On top of the powers already being granted to Greater Manchester, Burnham has expressed his desire to take the Department for Work and Pensions budget into locally devolved hands and out of the government’s, in order to bring about a fairer welfare system, putting a stop to sanctions on the disabled. 

 

While they are in some ways radical, Andy’s policy pledges have come from his time in government and opposition. They are policies which a reasonably committed Labour group of councils could hope to achieve in the next four years.

 

Besides a range of specific policies Burnham’s campaign bid has been focussed on opening up politics in Manchester. His primary opposition to the interim Mayor, Tony Lloyd, has been to question the closed-door workings of the current combined authority. This is the area in which he seems to have gained the most support from ordinary party members. He has pledged “mayoral question times” and an e-petition service to make the way the GMCA operates more accountable. This has proved favourable with the Labour membership, many of whom feel that too much priority currently goes into the city centre rather than Manchester’s outlying boroughs.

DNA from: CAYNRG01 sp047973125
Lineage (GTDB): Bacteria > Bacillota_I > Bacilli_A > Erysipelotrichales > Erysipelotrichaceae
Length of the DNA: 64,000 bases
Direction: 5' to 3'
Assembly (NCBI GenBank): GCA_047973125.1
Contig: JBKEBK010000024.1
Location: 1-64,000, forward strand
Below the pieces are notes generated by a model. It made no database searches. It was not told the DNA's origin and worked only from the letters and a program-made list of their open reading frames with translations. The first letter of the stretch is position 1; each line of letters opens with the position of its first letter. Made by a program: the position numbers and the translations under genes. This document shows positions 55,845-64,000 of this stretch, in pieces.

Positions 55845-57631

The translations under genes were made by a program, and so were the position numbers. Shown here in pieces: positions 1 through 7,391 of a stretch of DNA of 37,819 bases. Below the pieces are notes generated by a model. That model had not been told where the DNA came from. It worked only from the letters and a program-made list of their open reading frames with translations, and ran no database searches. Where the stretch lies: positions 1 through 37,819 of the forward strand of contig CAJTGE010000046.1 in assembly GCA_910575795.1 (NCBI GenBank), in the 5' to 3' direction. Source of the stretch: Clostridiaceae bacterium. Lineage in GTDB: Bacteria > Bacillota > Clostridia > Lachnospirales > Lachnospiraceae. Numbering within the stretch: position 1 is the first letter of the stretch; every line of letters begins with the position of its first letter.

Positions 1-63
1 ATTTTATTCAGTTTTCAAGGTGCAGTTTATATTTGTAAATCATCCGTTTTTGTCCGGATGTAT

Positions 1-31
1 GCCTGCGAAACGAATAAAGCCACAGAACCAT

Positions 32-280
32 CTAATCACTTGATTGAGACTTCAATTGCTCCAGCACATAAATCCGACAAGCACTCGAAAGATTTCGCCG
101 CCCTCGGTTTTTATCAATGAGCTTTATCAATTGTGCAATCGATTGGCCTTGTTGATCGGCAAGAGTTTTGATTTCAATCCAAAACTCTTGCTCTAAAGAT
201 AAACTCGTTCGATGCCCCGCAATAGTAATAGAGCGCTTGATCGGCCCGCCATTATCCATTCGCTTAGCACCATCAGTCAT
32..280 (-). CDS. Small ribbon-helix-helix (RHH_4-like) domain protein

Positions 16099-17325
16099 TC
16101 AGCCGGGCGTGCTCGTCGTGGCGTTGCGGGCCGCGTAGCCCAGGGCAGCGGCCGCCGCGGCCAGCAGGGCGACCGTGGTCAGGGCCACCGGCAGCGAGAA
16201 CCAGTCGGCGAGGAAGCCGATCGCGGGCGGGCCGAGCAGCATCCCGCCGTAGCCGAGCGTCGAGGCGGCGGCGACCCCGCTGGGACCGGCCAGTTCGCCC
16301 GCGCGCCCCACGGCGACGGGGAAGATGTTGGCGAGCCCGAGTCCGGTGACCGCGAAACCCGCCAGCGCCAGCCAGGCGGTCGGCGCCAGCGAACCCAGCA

Burnham’s campaign has brought the Labour party together in many ways in Greater Manchester. His campaign team has featured members from a wide spectrum of the party, including fans of Jeremy Corbyn who admire him for remaining in the Shadow Cabinet - people who voted against Burnham in the leadership election of 2015. Despite some members on the right of the party feeling betrayed by his decision to stay on-board HMS Corbyn, Burnham’s decision to respect the members who voted against him has resonated well in pro-Corbyn Manchester. As a matter of fact, his campaign has been one of the few places in the country where the two sides – pro and anti-Corbyn – have been in the same room focussing on the same agenda.

 

Having won the Labour selection, the biggest challenge for Andy now is to fight a campaign in Manchester in 2017 for a party which has undergone such a huge crisis within its leadership.

 

Despite having a major advantage, the Labour Party would be naïve to imagine that next year’s Mayoral election will be a no-contest. There will be daring challenges from UKIP and the Conservative Party, as well as local independent candidates who will challenge Burnham for his Liverpudlian links, despite the fact that Andy has been a Greater Manchester MP for 15 years.